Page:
In 1940, the league went into recess after round 10 for the duration of World War II, before full competition resumed in 1946. In 1947 North Albury was admitted, followed by Wangaratta Rovers and Myrtleford, who were admitted from the Ovens & King Football League in 1950. The Wangaratta Rovers would go on to dominate the O&M for the remainder of the 20th Century, winning fifteen premierships to date, a number only recently overhauled by Albury with their own streak of flags.

Throughout the 1950s and 1960s the league began to gain a reputation within Victoria as being the strongest competition outside the then VFL and VFA. The best players were often recruited from the O&M to play for one of the "city" clubs, but it was not uncommon for a VFL player to retire from the "big" league and play in the O&M or another country league, and perhaps start a coaching career there as well, often at the same time as a playing coach. One notable example of this, as far as the O&M was concerned, was Bob Rose, who retired from Collingwood as a player in 1955 and coached the Wangaratta Rovers to two premierships in 1958 and 1960, after which he returned to Collingwood to continue his coaching career.

1970s and 1980s

In 1968, the VFL introduced country recruitment zones throughout Victoria and Riverina, which limited the areas from which each VFL club could recruit. The O&MFL was allocated to North Melbourne, and thus quite a few of the better players from the O&M came to play for the Kangaroos, contributing in part to that club's rise to success in the 1970s. These included Xavier Tanner and John Longmire, who had won the O&M seniors leading goalkicker in a season in the 1980s with Corowa-Rutherglen before his move. The zoning system was discontinued in the late 1980s as the VFL/AFL introduced a draft system.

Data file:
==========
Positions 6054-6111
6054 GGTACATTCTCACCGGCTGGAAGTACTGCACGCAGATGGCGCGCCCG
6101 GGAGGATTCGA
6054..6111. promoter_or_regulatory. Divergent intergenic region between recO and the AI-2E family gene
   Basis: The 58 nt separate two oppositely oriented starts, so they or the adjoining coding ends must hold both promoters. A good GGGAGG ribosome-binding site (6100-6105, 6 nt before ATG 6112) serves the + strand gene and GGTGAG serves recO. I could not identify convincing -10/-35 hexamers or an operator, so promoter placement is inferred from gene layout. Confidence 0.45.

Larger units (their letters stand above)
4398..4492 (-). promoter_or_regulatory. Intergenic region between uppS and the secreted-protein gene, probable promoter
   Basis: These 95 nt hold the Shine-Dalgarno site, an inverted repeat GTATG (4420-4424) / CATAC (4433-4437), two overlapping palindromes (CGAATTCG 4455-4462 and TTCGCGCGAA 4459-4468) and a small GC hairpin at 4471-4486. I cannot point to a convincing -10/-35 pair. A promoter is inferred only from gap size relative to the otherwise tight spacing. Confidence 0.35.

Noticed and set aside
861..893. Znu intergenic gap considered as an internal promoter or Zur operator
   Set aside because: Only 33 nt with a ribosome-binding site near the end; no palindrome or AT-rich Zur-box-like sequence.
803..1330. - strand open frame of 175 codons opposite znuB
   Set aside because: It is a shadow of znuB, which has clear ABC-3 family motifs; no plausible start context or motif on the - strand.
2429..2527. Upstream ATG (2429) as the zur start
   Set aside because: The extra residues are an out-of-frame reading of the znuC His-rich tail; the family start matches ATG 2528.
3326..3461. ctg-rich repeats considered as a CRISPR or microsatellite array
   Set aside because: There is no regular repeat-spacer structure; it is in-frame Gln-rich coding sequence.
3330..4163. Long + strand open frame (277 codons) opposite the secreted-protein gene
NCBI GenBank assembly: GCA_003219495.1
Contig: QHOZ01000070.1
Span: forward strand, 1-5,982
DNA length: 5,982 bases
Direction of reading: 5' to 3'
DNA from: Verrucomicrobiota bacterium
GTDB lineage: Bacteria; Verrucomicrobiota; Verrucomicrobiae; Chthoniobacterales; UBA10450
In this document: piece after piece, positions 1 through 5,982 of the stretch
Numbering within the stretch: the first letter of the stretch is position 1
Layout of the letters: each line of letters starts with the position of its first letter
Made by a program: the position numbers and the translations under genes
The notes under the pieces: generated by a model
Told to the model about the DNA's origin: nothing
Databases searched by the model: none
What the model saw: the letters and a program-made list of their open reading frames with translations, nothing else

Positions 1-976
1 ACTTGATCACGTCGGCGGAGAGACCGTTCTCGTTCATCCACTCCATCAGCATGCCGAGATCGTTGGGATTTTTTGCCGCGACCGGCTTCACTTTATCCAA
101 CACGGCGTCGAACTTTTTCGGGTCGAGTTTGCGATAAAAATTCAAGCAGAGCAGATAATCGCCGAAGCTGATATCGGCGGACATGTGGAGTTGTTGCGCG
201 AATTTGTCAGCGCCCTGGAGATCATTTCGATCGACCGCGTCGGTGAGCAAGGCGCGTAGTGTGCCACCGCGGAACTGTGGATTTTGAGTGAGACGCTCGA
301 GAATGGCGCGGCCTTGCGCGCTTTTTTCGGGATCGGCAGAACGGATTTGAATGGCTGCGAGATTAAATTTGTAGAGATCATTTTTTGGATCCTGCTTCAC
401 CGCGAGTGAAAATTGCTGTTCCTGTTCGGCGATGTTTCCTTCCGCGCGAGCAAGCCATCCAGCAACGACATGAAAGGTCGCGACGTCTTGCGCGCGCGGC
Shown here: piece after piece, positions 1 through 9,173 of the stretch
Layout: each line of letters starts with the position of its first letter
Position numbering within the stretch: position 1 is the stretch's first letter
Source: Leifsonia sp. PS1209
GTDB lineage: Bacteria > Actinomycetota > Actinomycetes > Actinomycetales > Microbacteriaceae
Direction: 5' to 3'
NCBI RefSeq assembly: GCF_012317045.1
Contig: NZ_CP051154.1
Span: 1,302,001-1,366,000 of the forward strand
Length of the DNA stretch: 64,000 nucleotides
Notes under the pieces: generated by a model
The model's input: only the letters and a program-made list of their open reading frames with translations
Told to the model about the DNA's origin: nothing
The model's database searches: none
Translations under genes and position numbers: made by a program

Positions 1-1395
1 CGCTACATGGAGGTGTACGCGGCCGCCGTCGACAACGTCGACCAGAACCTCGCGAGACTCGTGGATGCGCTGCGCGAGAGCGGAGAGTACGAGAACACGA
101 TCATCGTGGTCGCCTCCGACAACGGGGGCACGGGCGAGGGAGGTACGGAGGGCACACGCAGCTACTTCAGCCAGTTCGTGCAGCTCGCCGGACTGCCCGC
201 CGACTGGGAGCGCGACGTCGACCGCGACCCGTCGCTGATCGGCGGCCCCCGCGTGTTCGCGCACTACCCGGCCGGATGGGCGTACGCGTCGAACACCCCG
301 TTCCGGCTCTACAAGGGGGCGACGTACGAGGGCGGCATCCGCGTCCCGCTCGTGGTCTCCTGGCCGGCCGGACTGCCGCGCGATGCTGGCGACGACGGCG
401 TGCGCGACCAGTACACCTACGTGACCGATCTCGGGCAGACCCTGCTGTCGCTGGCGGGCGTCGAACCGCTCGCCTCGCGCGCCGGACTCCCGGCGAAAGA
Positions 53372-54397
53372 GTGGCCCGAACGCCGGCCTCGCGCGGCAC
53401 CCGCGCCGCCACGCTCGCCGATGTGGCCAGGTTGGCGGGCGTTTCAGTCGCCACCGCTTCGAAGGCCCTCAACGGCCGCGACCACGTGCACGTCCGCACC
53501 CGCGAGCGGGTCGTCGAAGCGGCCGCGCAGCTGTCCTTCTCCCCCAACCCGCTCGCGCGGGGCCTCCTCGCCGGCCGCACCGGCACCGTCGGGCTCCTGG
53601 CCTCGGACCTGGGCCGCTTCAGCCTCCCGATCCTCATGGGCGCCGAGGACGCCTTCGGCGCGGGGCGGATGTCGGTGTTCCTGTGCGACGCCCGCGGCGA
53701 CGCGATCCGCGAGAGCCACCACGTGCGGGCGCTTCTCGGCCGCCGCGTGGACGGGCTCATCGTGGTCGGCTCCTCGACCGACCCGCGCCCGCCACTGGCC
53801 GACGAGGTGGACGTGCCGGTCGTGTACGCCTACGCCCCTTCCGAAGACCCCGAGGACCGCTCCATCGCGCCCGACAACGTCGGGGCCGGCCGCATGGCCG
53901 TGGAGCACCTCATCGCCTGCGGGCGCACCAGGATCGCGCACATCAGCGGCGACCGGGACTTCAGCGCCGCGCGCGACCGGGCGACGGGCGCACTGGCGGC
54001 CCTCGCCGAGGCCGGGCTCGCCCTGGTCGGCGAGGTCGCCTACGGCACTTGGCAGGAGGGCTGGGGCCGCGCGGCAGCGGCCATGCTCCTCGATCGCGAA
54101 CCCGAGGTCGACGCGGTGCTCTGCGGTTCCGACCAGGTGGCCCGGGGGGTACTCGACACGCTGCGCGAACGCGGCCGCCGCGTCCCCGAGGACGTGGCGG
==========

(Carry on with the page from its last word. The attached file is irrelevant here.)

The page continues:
In 1974 the O&MFL was disaffiliated by the Victorian Country Football League (VCFL) when the O&MFL refused to accept an application from the Lavington Football Club to join the league. By this stage the football club was based at the Lavington Sports Club, an established licensed club, and was strong enough to field teams in both the Tallangatta League and Hume Football League the following year.

The makeup of the competition remained stable until 1979, when Corowa and Rutherglen merged into Corowa-Rutherglen, and the Lavington Football Club was finally admitted from the Farrer Football League, so the number of clubs remained at ten.

Lavington's home ground, the Lavington Sports Club Oval, provided an ideal venue for many sports as the sports club gradually developed it after its construction in the 1970s. The league has designated it as the venue for most of the league's grand finals since the 1980s. Recently, added assistance for the staging of the grand final through regional promotion and in-kind sponsorship has been provided by the Albury City Council.

In 1983, after an unsuccessful debut season playing for Hawthorn the previous year, Gary Ablett played for Myrtleford in the O&M for a year, before he was recruited by Geelong where he recommenced his career in the VFL/AFL and established himself as one of the code's best players, being inducted into the Australian Football Hall of Fame in 2005.

By the late 1980s, the Wodonga Demons of the Tallangatta League had made a number of bids to join the O&M, and in 1989 were accepted into the competition to serve the west of the city of Wodonga, based at Birralee Park. They changed their name to the Wodonga Raiders Football Club so as to not cause confusion with the Benalla Demons and the long established Wodonga Football Club.